Hull building, Niall McLaughlin Architects, Photo, Design, Architecture, Project
ARC Hull – Niall McLaughlin
Humberside Building, northern England, UK – design by Niall McLaughlin Architects
19 Oct 2007
Design: Niall McLaughlin Architects
Hull is a seaside town that has suffered from the collapse of the local fishing and shipping industry. The brief called for an innovative, iconic, movable building to house a new centre for the built environment in Hull. The building is relocatable and will be moved from key site to key site over a 20-year period. The centre will provide opportunities to showcase building and environmental developments arising from regeneration activities in the Humber region. We collaborated with local industries, construction companies, suppliers and labour to ensure maximum advantage for local business, and to give the sense that the building is from Hull, and would have only been possible to build in Hull.
The building is engineered to embody ‘carbonsense’ in an elegant and educational way and celebrates how new buildings can minimise their CO2 emissions through efficient design and use of renewable energy.
The design relates the built environment to the wider environment as a whole. The building itself is like an education tool, it overtly expresses the processes that enable it to function, both structurally and environmentally. NMLA worked with Price and Myers structural engineers and environmental consultants XCO2. The building is like a metabolism, it’s expression falls somewhere between botany and geology.
The building aims to express itself on the scale of the city – it is like a signboard, screen or advertising hoarding. It is seen from a distance – on this site it presents itself to the traffic passing on the motorway over the River Hull.
The building aims to connect Hull with its history and with the sea. From our conversations with some of Hull’s residents it seems that Hull has turned its back on the sea, once at the heart of the city. We were interested in Hull’s fading memory of the vast hinterland of the sea that once formed part of the imagination of the city. We were interested in engaging with the environment of the sea, and will project images of the sea filmed in real time onto the ‘screen’. Dancing patterns of light will illuminate the screen on dull days and at night. As the building ‘dreams’ about the sea the images and patterns will change depending on the conditions out at sea.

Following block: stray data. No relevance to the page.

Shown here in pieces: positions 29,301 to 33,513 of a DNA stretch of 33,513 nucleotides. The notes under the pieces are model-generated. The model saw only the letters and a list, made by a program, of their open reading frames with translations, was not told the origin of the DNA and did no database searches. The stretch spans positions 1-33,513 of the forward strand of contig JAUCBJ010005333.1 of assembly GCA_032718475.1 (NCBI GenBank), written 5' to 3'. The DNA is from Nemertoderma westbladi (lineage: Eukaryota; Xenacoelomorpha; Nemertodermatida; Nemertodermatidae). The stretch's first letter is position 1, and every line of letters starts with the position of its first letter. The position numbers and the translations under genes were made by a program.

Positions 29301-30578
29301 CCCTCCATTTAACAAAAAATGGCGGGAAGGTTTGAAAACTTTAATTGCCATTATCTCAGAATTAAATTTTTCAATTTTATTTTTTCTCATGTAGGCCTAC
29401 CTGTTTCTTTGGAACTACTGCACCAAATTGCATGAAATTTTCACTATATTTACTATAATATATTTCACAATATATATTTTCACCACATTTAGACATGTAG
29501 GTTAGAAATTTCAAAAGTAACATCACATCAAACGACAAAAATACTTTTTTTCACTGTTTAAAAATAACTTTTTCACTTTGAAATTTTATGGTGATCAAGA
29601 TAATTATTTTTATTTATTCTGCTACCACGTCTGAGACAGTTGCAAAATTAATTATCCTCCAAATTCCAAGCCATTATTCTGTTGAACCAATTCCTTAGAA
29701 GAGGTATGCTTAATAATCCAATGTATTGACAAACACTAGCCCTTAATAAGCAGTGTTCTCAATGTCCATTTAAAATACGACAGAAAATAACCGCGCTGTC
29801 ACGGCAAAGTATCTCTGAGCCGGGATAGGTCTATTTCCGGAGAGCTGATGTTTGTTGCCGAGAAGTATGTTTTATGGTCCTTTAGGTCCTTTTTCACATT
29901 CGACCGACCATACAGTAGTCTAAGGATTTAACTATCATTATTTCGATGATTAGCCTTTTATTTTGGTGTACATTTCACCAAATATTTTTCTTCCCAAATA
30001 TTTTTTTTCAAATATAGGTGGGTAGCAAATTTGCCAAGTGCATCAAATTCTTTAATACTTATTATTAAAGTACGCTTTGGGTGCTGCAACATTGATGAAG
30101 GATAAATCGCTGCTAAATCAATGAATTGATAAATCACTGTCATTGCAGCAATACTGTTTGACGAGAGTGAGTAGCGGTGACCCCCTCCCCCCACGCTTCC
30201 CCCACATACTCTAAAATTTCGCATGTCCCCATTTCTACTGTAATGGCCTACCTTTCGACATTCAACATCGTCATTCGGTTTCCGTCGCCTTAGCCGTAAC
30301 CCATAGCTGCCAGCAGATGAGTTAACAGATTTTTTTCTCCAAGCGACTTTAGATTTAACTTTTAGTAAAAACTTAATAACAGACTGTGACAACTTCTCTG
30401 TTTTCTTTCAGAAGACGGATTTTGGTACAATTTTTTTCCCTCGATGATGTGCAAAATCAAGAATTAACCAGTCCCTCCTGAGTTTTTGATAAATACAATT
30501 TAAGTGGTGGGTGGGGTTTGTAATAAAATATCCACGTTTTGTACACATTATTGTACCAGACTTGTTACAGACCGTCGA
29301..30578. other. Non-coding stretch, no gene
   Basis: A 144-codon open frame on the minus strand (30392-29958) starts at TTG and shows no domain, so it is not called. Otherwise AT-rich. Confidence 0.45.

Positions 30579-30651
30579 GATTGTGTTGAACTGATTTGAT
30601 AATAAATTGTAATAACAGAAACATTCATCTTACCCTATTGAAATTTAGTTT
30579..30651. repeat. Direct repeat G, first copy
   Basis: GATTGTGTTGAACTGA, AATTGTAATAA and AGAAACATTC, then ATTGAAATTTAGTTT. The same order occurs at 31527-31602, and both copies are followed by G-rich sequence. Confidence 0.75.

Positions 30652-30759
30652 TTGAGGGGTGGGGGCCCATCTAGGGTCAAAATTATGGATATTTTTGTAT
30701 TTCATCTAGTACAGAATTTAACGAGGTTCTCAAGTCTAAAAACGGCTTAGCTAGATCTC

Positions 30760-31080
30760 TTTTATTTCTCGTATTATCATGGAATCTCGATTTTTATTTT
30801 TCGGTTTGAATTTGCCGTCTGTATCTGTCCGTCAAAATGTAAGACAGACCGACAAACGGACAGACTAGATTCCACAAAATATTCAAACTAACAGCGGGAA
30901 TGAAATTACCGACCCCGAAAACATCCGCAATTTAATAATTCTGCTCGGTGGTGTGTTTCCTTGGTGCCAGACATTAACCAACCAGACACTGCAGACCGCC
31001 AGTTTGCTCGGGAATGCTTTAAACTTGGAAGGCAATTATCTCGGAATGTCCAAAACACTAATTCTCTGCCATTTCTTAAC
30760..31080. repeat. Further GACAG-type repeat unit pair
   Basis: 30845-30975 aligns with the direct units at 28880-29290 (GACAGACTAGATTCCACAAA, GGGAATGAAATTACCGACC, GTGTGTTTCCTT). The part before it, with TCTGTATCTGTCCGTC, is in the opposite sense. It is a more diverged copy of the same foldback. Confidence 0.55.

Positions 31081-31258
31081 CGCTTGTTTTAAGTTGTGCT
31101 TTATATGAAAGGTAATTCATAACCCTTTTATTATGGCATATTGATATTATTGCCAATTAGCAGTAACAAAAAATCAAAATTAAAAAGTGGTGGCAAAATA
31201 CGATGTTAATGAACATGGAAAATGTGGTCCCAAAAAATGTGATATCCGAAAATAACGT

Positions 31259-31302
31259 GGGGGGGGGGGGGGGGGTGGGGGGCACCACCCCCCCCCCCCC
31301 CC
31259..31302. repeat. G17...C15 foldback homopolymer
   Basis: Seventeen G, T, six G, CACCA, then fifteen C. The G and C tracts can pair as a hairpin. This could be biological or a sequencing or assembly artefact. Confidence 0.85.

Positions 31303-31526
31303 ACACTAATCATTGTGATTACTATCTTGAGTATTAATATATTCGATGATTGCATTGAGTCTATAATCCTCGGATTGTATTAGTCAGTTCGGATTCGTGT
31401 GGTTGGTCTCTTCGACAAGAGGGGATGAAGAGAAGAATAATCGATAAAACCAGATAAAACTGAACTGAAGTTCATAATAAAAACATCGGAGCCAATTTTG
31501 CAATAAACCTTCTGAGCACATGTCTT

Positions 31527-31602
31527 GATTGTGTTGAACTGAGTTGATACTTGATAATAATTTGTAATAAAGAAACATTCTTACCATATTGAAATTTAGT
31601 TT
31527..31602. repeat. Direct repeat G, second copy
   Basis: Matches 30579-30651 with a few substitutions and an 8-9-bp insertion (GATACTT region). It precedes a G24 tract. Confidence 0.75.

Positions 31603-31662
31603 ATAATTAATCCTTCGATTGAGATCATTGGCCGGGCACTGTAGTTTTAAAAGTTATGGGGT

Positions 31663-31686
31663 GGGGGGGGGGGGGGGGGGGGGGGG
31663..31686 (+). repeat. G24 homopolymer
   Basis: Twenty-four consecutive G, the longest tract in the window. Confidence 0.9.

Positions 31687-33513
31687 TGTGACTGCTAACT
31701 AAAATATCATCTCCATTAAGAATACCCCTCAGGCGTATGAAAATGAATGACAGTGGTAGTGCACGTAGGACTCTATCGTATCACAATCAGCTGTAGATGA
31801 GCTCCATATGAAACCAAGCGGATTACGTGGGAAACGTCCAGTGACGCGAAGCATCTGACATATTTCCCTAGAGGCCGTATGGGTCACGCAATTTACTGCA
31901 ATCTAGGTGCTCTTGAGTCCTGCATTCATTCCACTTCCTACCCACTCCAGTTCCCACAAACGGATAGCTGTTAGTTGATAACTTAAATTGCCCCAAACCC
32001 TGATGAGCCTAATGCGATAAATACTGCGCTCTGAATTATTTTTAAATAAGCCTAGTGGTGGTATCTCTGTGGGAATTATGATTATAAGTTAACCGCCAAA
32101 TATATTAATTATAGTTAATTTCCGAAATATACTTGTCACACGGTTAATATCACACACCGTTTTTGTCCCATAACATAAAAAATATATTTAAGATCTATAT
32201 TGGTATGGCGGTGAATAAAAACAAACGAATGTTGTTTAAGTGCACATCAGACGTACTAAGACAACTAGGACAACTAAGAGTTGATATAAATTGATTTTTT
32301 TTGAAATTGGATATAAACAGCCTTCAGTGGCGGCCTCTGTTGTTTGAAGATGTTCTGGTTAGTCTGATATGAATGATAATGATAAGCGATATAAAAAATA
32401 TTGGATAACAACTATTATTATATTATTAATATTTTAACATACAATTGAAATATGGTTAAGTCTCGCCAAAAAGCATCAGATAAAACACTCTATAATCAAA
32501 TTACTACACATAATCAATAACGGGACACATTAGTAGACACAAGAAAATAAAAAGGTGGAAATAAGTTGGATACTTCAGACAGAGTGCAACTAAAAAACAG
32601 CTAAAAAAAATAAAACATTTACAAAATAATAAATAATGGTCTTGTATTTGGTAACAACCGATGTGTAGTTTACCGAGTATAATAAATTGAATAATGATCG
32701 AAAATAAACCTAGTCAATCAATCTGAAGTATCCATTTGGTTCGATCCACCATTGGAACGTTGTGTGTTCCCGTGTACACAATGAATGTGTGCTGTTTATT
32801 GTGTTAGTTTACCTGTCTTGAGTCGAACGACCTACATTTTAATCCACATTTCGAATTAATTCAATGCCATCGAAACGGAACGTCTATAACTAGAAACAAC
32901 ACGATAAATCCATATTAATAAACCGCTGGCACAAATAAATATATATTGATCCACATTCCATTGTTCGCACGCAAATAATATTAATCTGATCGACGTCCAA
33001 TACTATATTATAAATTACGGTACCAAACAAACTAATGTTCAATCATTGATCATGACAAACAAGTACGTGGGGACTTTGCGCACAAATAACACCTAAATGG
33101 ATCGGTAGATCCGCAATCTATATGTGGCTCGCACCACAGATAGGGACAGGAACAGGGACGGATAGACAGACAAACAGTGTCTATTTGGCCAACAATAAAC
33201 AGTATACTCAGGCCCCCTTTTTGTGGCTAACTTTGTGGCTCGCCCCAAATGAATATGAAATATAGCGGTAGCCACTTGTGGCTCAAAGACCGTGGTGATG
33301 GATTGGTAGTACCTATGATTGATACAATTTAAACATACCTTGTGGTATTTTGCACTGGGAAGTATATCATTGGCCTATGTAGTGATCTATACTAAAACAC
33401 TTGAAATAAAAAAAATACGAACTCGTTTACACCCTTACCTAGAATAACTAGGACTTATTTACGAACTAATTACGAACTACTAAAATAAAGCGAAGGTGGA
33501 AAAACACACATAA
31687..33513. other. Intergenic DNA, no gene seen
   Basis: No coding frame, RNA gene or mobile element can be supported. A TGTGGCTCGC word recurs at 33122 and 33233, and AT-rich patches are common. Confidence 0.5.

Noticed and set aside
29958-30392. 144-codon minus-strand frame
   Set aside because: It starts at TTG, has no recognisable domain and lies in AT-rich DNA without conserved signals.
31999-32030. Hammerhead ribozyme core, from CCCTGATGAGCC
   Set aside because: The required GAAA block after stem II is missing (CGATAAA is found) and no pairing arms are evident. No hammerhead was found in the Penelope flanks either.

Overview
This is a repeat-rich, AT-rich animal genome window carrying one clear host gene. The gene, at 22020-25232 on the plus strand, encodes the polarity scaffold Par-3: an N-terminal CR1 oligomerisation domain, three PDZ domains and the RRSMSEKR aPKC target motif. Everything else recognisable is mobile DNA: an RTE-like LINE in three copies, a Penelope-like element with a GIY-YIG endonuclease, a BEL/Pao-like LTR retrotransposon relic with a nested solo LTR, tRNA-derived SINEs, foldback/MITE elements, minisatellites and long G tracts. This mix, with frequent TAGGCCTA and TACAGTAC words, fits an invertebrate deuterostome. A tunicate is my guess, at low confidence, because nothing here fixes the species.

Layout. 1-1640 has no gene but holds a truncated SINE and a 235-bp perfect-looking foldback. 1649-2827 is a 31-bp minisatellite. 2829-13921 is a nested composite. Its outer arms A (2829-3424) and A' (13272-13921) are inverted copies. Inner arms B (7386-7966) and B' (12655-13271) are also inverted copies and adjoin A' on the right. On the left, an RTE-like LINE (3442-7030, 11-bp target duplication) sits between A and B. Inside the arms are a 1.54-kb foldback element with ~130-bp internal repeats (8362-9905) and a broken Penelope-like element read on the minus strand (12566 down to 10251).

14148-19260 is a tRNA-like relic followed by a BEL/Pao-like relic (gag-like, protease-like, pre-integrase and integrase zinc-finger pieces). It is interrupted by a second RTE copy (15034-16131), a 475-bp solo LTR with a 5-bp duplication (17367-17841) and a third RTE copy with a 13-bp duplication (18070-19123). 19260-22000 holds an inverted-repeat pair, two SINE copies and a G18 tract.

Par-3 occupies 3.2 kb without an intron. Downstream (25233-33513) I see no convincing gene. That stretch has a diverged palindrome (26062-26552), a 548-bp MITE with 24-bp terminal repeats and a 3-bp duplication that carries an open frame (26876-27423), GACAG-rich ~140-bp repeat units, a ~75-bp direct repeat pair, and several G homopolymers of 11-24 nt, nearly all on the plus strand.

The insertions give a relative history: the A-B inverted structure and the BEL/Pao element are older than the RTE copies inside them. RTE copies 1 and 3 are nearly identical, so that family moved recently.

The building structure takes its cue from the estuarine nature of the landscape around Hull. Our building ‘floats’ on a raft of pre-fabricated floor cassettes bearing onto the hardcore and estuarine mud found on the site, via concrete padstones that sit on the ground surface. The building is formed of a kit of parts that will be assembled and re-assembled on future sites.
The foundations are constructed from reinforced concrete and sit on the surface of the site, so that they can be easily removed and moved to the next site. The bases of the renewables posts are also made from pre-cast concrete. The floor cassettes are constructed from a steel frame with brick rubble ballast (to hold the building down against wind uplift pressure). Each floor cassette is framed with timber and has insulation, underfloor heating and vinyl flooring installed as a unit, so that when the building moves, each cassette moves as one unit. The caravans are steel and timber framed units with insulation built in to the walls floors and roofs. They are stressed skin plywood structures and the water-proofing is provided by epoxy fibre glass and epoxy paint, a system used on boats. These units form office spaces, storage, a plant room, kitchen and WCs. The roof is constructed using steel beams with translucent GRP insulating roofing panels. The outside of the roof is protected by perforated aluminium mesh, which also forms a screen for the projections.
An array of wind turbines and solar panels are mounted on tall poles in front of the building, and these form a ‘mechanical garden’. A wood pellet boiler provides the heating and hot water. In summer, air is cooled using water mist sprays in the pool at the lower edge of the roof – air is cooled by evaporative cooling before being drawn into the building at low level. The stack effect draws hot air out of the building at high level.
Sustainability was an important part of the brief and together with XCO2, we developed a proposal for a ‘zero carbon’ building. Electricity is generated by wind turbines and photovoltaics. The heating and hot water are provided by a wood pellet boiler, which emits zero carbon into the atmosphere. The building utilises high levels of insulation, so that minimum amounts of energy are required to heat up the building.
Photographs copyright : Niall McLaughlin
ARC Hull images / information from Niall McLaughlin Architects
ARC Hull design : Niall McLaughlin Architects
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photo © Timothy Soar
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